Question: I ordered a new sheitel from a sheitel macher. When I went to pick it up I saw that it was not what I had ordered. The sheitel macher agreed, but said she will fix it to match my order. In order to do so she will have to take out some of the hairs and replace them with different hairs. I was told that changing the hairs will not affect the quality of the sheitel. Nevertheless, I want to back out of the entire order since she already got it wrong once. Must I take the repaired sheitel?
Answer: There is a similar but different case which is discussed in Shulchan Aruch (Choshen Mishpot 232, 5). The basis of the case in the Shulchan Aruch is a responsum of the Rosh (96, 6). In the case of the Rosh both the seller and buyer lived in one place but were familiar with a house located in a different city which the buyer purchased from the seller. Before the customer took possession, he found out that goyim had squatted in the house and broke windows and sullied the walls. The customer asked that the sale be canceled but the seller replied that he’ll repair the damages. They asked the Rosh whether the customer had the right to cancel the sale.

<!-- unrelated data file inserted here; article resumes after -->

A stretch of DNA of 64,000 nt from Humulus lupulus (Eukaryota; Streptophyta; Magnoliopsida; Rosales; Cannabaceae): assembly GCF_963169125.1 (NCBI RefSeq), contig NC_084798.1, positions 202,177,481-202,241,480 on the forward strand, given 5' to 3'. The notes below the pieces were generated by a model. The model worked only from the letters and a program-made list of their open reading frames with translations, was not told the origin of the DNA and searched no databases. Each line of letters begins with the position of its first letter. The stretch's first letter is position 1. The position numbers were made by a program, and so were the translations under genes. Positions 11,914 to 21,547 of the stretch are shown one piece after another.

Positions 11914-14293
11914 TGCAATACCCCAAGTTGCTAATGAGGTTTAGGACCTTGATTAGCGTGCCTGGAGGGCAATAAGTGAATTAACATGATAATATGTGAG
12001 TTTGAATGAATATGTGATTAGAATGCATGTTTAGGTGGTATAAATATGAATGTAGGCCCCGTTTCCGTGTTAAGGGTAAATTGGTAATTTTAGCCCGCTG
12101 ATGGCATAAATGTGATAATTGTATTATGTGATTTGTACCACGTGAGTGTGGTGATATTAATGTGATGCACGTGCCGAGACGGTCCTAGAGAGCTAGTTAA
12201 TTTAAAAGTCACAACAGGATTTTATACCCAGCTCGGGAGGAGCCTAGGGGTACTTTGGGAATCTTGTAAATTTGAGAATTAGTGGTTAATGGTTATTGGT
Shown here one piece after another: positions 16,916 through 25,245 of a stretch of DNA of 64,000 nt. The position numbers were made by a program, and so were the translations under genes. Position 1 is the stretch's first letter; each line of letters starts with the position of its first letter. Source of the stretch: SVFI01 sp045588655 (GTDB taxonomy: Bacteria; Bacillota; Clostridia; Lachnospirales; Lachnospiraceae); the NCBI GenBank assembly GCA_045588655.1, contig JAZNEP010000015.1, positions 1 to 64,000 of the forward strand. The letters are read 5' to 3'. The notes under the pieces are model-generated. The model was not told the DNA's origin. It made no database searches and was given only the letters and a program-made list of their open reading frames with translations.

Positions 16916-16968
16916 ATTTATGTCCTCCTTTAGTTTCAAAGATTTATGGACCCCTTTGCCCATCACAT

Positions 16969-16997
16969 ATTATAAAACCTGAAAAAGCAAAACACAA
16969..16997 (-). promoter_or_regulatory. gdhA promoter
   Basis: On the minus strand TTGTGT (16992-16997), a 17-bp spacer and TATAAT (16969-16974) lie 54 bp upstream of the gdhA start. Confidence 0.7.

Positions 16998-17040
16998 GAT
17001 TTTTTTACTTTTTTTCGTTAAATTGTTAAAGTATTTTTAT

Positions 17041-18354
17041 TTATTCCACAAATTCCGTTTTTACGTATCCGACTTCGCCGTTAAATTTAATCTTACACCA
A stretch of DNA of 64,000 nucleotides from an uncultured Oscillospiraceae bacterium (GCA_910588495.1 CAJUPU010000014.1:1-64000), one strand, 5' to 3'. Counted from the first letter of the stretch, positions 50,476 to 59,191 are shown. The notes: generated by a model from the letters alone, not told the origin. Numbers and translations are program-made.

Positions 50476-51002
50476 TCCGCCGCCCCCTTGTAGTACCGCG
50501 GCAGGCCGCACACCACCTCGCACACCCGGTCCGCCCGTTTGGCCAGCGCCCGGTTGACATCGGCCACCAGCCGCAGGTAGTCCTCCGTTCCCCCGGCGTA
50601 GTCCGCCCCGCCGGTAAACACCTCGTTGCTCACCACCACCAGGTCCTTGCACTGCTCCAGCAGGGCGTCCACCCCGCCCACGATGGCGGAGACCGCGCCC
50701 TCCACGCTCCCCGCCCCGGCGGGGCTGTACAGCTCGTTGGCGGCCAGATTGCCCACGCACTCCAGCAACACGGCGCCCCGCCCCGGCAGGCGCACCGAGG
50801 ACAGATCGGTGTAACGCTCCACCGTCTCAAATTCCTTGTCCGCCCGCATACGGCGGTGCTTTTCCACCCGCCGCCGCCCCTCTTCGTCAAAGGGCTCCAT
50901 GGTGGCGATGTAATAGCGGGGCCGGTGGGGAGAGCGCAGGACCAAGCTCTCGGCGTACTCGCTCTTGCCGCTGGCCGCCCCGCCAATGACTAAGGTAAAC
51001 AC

The Rosh ruled that since, even after the goyim damaged the house, it was still qualified to be called a house the seller was justified in claiming that he can repair the damage and the sale remains in force.
A similar question (again the issue was the sale of a house) was posed to the Ri Migash (Responsum 51). The Ri Migash ruled that if there was nothing wrong with the actual house, the seller could rectify the external issues and the sale remains in force. Only if it was necessary to replace an essential part of the house could the customer cancel the sale. The reason why he could cancel the sale in that case is because the part which needed to be installed was not part of the original sale. Therefore, the customer could argue that he didn’t buy the house with the new part, which was an essential part of the house, and he could refuse to accept the repaired house.
All the above is correct in the case where the customer bought a specific object, as he did in the cases of the Ri Migash and Rosh, since the argument of the seller is that the customer is getting the specific object which he originally bought. In your case, you didn’t buy a specific sheitel since the sheitel macher just took an order from you to produce a sheitel. Essentially, your claim is that she never produced the sheitel you had ordered. Therefore, even according to your claim, she can still complete your order. The fact that she wishes to give you the sheitel she originally produced for you and just change some hair is not an issue since the quality of the sheitel is not affected by the change of hair.